On October 11 Shannon Elizabeth Bell accepted the Association for Humanist Sociology book award for 2014 at the AHS conference in Cleveland, Ohio,

Bell’s Our Roots Run Deep as Ironweed was selected as a co-winner for the award out of more than 60 book submissions, based on four criteria: theoretical foundations in social science, systematic and innovative research methodologies, critical discussions of social justice and equality, and engagement with the solutions to the social problem.

Our Roots Run Deep as Ironweed is also the 2014 Silver Winner in Journalism/Investigative Reporting in the Nautilus Book Awards and was a runner-up in the general nonfiction category in the Green Book Festival.




CushingS14Steve Cushing’s book Pioneers of the Blues Revival is a treasure trove for blues fans who want to learn the stories behind such roots music giants as Mississippi John Hurt, Son House and Bukka White.

As host of the award-winning syndicated public radio staple Blues before Sunrise, Cushing interviewed many of the prominent white researchers, collectors, music label entrepreneurs and other enthusiasts whose advocacy spearheaded the blues’ crossover into the mainstream starting in the 1960s.

Many of these men who advocated for these then-unknown blues artists provided rare firsthand accounts of the men who made the music and efforts which brought the artform to record.

In this audio clip, Cushing chats with Chris Strachwitz, founder of Arhoolie Records. Strachwitz talks about his adventures with legendary Sonny Boy Williamson II. Some of the language in this colorful encounter would be labeled NSFW.

Meet the UI Press is a recurring feature that delves into issues affecting publishing.

Today: Is it possible to be taken seriously as a scholar if you use exclamation points?

Less snooty than the semicolon, less trendy than the hashmark, the exclamation point labors in the disreputable quarters of the written word: romance novels, tabloid headlines, and marketing and advertising. A journalism school would throw you out the day you turned in an assignment with an exclamation point, even if your avowed career goal was to write for Us magazine or the many sub-Us, frontal lobe damaged-only readerships represented in the supermarket checkout line.

An exclamation point should … have a very special point to make,” says William Germano. A good general rule. Alas, inviting the average writer to identify his/her own special points is asking for trouble, and a lot of exclamation points. Look at how some academics abuse italics.

Editors, sensing the potential for exclaimophilia, defend an unwritten cultural rule that keep the point out of virtually all the manuscripts that pass their desks. Based on my own unscientific study, an exemption to the rule is allowed only if:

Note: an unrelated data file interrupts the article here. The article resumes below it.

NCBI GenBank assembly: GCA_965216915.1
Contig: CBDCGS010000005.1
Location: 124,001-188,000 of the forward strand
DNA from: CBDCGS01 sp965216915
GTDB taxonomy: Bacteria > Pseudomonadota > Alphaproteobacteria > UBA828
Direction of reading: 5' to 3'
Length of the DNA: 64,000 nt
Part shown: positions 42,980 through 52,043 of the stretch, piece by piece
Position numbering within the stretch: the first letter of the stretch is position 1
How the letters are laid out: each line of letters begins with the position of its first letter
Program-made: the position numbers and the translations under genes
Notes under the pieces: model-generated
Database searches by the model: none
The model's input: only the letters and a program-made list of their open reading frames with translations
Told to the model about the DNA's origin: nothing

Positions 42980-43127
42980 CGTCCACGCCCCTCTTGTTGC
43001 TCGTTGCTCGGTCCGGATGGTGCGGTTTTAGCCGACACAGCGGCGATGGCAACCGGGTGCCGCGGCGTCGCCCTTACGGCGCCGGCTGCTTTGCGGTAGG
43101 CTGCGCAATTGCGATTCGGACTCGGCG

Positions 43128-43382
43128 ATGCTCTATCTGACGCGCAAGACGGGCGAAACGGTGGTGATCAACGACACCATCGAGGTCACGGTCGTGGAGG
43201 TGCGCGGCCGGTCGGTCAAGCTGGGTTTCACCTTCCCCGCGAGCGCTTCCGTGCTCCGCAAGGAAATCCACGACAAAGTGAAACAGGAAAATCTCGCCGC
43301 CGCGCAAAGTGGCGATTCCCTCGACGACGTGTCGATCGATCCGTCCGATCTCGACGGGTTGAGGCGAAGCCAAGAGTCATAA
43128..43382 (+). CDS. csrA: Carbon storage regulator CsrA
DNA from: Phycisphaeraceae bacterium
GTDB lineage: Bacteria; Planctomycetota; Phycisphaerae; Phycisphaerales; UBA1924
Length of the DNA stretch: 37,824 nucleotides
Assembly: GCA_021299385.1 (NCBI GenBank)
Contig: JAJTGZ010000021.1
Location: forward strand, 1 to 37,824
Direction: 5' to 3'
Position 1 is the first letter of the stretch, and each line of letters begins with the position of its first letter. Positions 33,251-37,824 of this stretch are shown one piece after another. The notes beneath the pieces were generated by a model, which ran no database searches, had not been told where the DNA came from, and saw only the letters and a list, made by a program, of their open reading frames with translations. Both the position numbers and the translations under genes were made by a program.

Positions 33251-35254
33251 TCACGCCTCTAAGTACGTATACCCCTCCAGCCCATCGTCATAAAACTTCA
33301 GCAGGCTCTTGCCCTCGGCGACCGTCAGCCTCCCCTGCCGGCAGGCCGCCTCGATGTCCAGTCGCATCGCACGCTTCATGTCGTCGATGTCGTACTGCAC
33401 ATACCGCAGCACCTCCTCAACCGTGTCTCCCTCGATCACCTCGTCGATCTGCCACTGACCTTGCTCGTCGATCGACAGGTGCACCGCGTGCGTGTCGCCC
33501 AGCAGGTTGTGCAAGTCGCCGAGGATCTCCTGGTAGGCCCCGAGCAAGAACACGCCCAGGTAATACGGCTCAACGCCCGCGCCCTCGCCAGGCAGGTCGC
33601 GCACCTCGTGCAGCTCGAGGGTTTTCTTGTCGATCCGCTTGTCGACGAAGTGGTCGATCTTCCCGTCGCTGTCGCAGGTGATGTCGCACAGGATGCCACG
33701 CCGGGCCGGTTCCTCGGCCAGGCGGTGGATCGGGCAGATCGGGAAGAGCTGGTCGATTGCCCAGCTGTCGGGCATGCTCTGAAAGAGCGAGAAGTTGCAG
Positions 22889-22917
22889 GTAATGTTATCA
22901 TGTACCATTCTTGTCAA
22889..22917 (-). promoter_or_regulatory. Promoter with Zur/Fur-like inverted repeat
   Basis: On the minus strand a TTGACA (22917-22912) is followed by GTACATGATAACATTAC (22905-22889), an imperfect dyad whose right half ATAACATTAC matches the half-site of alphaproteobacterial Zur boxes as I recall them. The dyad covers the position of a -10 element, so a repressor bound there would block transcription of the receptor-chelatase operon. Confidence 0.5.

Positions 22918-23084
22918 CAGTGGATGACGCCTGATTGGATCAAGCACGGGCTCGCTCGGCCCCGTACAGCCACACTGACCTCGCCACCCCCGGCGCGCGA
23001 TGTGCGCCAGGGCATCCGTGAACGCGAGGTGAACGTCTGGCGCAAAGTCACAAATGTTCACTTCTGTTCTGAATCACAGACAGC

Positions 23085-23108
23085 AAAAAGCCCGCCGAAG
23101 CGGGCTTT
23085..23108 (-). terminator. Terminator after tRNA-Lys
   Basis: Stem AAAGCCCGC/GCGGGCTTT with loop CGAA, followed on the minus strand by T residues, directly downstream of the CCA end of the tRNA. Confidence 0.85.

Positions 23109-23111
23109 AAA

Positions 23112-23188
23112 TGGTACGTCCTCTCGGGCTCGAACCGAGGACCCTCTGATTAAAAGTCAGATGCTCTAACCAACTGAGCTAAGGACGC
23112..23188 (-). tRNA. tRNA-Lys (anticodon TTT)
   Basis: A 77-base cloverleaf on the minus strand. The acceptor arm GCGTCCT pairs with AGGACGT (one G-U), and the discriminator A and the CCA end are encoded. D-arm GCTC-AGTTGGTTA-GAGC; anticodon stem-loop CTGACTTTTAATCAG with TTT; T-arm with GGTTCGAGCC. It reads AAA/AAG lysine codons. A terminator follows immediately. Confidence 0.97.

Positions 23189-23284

• A scholar discusses the !Kung people of the Kalahari Desert;

• Or writes in the voice of an excited Spaniard, to wit: “¡Mi aerodeslizador esta lleno de anguilas!”;

• Or analyzes the 1970s sitcom What’s Happening!! (note, the two exclamation points are intentional);

• Or holds a university’s Distinguished Chair of Infomercials, if that isn’t a contradiction in terms;

• Or writes about the accordion, as with Marion Jacobson’s recent UIP book Squeeze This!. Because there is no subdued way to discuss accordions.

Even scholars who employ dialogue to present their material have to pass on the e-point. The tyranny of convention forces him/her to present dialogue in respectable, Spock-like tones, regardless of the enthusiasm or rage being expressed. Their subjects may be said to exclaim, yell, howl, even ejaculate—as long as they do it with a period or question mark at the end of the sentence.

Is it time to loosen up the restriction? Should the exclamation mark have a place in our high- to middlebrow writing, if used sparingly?

We live in an age of running a democracy 140 keystrokes at a time. Thus, I argue the exclamation point offers a fantastically economical method of getting across a wide range of emotions with one tap of the left pinky finger in combination with however you hold down the SHIFT key. Furthermore, it barely takes up space on the line.

Hard-pressed publishers know every extra page they have to print and bind (and proof and design) costs money. To illustrate the profitability of the e-point, let’s use an example from a make-believe academic title called The Educated Cat, an in-depth exploration of cutting-edge research into feline intelligence, here illustrated with a cover from the web site Awful Library Books.

educated cat

Such a book might include this sentence:

We will elaborate the phenomenon Object Normal Posture Displacement with Resulting Collaborative Reparative Behaviors Commencing in a Loud Momentarily Panic-Inducing Episode, or LMPIE.

An exclamation point, along with slight copy editing, turns the paragraph into more affordable-to-print text, such as:

Here’s why cats always make half-full water glasses go CRASH!